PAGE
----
SSRLabs is the global leader in instruction- and energy-efficient massively parallel coprocessors to accelerate HPC and Big Data applications.
High Performance Compute (HPC) is broken - users and programmers agree. The same is true for Big Data. Billions of Dollars are being invested in solving it in software. We still have not seen a solution to the problem as it is. Our assumption is that software won't solve HPC and Big Data challenges - our accelerators in conjunction with easy-to-use and fully standardized APIs such as openACC and openCL will.
A quick look at the world's fastest supercomputers reveals a number of issues. Peak theoretical performance and measured performance differ quite substantially. For BLAS, an embarrassingly parallel problem, the efficiency on Tianhe-2 is a mere 62%, and for other computational workloads the efficiency is even lower. However, among supercomputers this is one of the better levels of efficiency. Other supercomputers fare far worse - particularly those that deploy SIMD accelerators such as GPGPUs. Simple meshes inside accelerators don't work well either, as Tilera's lack of success has demonstrated.
If we have a look where we are at today and where the DOE's ExaFLOPS Challenge wants the HPC industry to be, let's just look at the numbers. Today's highest performing supercomputer is Tianhe-2 with about 34 TFLOPS of numeric performance at a power consumption of roughly 18 MW. That turns out to deliver about 1.889 MFLOPS/W. In other words, Tianhe-2 delivers nearly 2 million floating-point operations per second per Watt of electricity it consumes, running BLAS as a benchmark. The DOE asks for 1 ExaFLOPS (that is 10^18 floating-point operations per second) at a total allowable power consumption of 20 MW, and presumably for a more normalized mix of benchmarks. That boils down to 50,000 MFLOPS/W. In other words, the energy-efficiency of today's supercomputers must improve by a factor of more than 25,000 to fulfill the ExaFLOPS Challenge. Not even Moore's Law - if we assume it will continue to be true - will afford us that until the 2020 deadline. It is clear that simply banking on Moore's Law won't get us there. Architectural changes are required, and that is what SSRLabs does.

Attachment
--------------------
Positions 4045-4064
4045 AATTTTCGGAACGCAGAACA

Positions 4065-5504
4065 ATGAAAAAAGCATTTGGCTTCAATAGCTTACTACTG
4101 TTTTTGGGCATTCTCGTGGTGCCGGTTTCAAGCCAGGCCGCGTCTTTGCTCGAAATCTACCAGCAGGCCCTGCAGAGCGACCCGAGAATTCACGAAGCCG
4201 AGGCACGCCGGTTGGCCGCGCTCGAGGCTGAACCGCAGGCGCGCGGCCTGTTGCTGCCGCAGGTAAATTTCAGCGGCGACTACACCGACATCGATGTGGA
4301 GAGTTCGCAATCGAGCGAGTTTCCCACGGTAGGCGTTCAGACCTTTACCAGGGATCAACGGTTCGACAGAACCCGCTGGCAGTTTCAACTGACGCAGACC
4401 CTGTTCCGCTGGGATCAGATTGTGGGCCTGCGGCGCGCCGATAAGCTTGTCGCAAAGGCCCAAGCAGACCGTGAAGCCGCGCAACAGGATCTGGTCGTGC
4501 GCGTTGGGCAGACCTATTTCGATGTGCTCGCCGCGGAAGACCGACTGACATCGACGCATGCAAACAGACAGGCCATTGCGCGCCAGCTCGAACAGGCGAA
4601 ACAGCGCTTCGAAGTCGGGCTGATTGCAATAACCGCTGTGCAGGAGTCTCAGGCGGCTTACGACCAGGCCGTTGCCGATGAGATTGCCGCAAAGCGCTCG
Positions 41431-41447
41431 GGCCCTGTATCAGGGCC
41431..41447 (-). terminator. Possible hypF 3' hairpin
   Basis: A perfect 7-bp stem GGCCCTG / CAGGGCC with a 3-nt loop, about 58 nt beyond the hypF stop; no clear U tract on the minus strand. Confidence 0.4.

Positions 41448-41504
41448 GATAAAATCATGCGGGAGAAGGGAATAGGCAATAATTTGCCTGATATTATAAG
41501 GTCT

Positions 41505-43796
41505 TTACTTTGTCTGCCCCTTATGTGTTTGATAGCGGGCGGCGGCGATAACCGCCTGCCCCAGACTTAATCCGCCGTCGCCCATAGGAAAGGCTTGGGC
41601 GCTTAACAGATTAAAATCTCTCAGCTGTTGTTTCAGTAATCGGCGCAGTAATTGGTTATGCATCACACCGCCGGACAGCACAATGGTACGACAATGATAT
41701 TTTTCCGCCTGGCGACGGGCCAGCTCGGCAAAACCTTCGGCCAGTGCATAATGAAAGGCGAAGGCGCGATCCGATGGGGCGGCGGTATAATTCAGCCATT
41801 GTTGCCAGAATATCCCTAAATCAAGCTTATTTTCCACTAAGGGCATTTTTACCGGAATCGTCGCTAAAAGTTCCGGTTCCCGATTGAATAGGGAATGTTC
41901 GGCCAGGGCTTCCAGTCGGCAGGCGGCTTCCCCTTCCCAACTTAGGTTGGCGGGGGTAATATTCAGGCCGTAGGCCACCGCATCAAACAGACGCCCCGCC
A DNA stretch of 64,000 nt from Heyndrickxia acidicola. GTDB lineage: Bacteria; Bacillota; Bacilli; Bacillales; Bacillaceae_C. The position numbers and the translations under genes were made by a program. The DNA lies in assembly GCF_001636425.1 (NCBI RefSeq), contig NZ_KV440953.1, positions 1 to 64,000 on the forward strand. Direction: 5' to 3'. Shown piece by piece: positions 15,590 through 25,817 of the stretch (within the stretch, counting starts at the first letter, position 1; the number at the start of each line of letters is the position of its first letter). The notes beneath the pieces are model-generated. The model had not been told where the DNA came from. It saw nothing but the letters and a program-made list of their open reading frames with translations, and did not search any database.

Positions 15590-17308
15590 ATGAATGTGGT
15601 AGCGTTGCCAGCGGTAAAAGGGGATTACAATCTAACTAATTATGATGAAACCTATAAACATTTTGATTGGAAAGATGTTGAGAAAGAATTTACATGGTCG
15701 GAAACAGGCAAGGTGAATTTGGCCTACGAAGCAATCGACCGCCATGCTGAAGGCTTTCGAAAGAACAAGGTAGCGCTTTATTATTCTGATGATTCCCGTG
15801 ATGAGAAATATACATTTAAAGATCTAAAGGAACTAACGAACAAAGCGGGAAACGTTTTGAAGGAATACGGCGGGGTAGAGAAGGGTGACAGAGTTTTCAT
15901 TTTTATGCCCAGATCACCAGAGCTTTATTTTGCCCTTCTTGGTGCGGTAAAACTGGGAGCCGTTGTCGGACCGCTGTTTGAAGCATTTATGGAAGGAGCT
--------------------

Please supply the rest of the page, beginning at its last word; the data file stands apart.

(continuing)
2015-01-26: SSRLabs has signed contracts for international expansion.